Can We Talk About Money?

Money has been much on my mind in recent days.

November 11, 2009

Money has been much on my mind in recent days.

We are all thinking about our work in terms of a new normal when it comes to available resources. Times of fiscal constraint can create opportunities for learning technologies to bring new efficiencies and savings. For instance, moving more learning, collaboration and communication tools to cloud-based consumer services can accomplish twin goals of saving money and increasing relevancy. We should favor campus technology tools and platforms that students choose to utilize on their own, are comfortable with once they are on campus, and will want to use once they leave. The good news is that consumer, cloud-based tools are often cheap - and these days cheap is a good thing.

But sometimes we can't use the consumer tools. Sometimes we need enterprise tools that are centrally managed by campus I.T.

So one thing I'd like to see more is great transparency and discussion around the costs of centrally managed, enterprise level learning technology platforms. This transparency should start on the vendor web sites. One thing I respect about what TechSmith does is that it puts pricing for Camtasia Relay, its presentation/lecture capture system, on the Web in an easy to find area. Go look.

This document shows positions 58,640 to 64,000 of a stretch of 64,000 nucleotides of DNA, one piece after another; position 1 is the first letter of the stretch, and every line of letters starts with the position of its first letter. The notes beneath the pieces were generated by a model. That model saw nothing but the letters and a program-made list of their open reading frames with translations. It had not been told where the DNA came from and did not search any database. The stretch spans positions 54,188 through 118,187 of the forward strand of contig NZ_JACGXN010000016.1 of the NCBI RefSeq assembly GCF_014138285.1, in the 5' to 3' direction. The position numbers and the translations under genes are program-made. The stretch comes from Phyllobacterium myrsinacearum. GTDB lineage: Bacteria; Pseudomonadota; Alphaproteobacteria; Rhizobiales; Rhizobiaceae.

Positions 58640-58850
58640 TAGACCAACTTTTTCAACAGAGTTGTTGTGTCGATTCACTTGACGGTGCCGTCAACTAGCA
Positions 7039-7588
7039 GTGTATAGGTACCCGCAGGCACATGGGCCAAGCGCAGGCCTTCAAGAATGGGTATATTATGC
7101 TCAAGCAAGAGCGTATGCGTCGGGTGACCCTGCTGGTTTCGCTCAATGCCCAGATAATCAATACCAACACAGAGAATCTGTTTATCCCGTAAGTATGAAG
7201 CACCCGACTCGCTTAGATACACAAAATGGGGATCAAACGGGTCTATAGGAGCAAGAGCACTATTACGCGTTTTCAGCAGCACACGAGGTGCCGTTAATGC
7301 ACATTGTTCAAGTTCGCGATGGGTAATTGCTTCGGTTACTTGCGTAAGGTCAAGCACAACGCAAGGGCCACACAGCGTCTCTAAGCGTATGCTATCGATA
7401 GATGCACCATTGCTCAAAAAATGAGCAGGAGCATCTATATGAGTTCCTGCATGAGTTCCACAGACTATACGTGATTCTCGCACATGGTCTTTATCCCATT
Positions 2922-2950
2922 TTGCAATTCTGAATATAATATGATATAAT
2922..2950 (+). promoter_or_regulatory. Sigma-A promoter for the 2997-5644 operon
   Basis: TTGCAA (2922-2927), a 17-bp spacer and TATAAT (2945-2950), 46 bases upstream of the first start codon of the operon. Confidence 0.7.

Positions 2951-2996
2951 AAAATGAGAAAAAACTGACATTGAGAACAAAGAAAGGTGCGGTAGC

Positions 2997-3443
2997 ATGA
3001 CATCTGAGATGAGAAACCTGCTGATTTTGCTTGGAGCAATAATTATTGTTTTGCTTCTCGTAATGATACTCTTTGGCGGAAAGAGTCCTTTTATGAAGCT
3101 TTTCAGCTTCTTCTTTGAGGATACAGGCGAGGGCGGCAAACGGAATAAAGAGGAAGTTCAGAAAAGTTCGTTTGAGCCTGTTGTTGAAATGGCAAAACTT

Is pricing as simple and transparent for all the players in the lecture capture market? I'm hoping that someone who works at all the lecture capture companies will provide the links (and the navigation necessary) to their pricing on their websites. I'm not trying to pick on lecture capture companies. In my experience, it is rare for all pricing, maintenance charges, and other costs to be explicitly spelled out on the Web pages of educational technology companies. Is this your experience as well? (I'd love to hear about counter examples). Maybe someone who works on the sales side of educational technology could enlighten us about how pricing communication works, and why companies seem reluctant to share this information on their sites.

When talking about money transparency we shouldn't stop with the companies. At EDUCAUSE I heard lots of talk about different platforms and solutions, but seldom did people put dollar figures on their systems. I don't know about you, but I'm always curious. Perhaps it is not thought of as polite to talk about how much systems costs. Or perhaps pricing contracts are under NDA - I don't know. The result is that we don't talk enough about dollars. Should we?

Should campus I.T. units make public the costs of enterprise system licensing? Should the costs of the LMS vs. the SIS be put up on our pages so members of our community can understand where the dollars go? I'm honestly not sure about how this should work, and curious about the pros and cons of this approach. Does anyone do this? How transparent are institutions about the costs for their learning technology tools and platforms?

Can we talk about money?


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